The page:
Pending before the Court is a motion to dismiss filed by defendants Wicks, Randolph, the Foreman, and the County (Court File No. 2). The supporting memorandum points out "[a]lmost all of the allegations concern matters raised in previous civil rights suits filed in this court" (Court File No. 3, p. 1). The motion to dismiss raises a Fed. R. Civ. P. 12(b)(6) defense, a statute-of-limitations defense, judicial and qualified immunity defenses, and issue preclusion (id. at 2-3). Plaintiff did not respond to this motion. On November 9, 2006, defendants State of Tennessee, Scott, the D.A., and Nealon*fn3 filed a motion to dismiss, defending on Eleventh Amendment, judicial, and prosecutorial immunity, and Younger abstention grounds. Plaintiff did not respond to this motion either. On December 14, 2006, Judge Phillips ordered Plaintiff to respond and warned, if Plaintiff did not, the complaint would be summarily dismissed against these defendants (Court File No. 10). Judge Phillips also ordered Plaintiff to show cause why the complaint should not be dismissed against the Attorneys for Plaintiff's failure to prosecute (id.). In response, Plaintiff filed an irrelevant motion for Magistrate Judge Shirley's recusal and motions for default judgment against the Attorneys.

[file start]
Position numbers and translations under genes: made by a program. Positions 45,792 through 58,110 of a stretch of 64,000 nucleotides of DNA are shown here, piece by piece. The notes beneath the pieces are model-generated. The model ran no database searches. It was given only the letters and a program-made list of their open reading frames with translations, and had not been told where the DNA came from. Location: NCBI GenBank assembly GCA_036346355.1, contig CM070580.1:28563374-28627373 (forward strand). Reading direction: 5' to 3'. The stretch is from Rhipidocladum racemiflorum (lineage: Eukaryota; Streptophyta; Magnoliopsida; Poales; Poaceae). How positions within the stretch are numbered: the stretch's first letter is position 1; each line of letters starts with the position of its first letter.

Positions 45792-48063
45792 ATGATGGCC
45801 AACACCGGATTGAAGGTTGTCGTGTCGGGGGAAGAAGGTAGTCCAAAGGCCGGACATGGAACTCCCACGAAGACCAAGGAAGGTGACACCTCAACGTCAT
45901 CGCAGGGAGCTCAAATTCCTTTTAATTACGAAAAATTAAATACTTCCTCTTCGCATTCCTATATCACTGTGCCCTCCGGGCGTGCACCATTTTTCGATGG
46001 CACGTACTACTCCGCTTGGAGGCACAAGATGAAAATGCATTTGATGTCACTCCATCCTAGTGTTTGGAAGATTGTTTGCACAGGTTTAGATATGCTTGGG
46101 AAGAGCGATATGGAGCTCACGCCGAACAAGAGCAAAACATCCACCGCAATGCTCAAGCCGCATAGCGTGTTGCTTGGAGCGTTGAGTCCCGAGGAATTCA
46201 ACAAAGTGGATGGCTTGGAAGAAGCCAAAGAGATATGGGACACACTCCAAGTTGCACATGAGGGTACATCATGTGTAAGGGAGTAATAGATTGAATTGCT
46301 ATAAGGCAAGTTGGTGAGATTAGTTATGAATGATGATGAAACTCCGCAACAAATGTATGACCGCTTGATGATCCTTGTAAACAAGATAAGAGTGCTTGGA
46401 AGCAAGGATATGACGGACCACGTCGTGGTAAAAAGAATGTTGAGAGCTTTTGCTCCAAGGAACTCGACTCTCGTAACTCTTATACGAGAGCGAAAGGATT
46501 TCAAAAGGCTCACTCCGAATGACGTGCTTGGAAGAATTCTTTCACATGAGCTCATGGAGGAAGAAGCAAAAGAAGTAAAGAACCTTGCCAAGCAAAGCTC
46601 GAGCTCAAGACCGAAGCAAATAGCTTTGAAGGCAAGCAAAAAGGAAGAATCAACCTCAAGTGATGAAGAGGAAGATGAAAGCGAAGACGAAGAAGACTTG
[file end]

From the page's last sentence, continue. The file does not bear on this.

Again, Plaintiff has failed to respond to two separate motions to dismiss despite an Order to do so. The Court finds, under E.D.TN. L.R. 7.2 and on the merits, the motions to dismiss should each be GRANTED. Plaintiff's claims are DISMISSED WITH PREJUDICE against Wicks, Scott, the D.A., Nealon, Randolph, the Foreman, the State of Tennessee, and the County. Each of Plaintiff's motions for default judgment against each of the Attorneys will be DENIED (Court File Nos. 12 & 13). There is no evidence either Attorney was served and therefore aware of this matter. Moreover, there is no evidence either Attorney is a state actor as required by 42 U.S.C. § 1983. Finally, Plaintiff has failed to demonstrate any merit to his claims. For these reasons, the Court will DISMISS WITH PREJUDICE Plaintiff's claims against the Attorneys.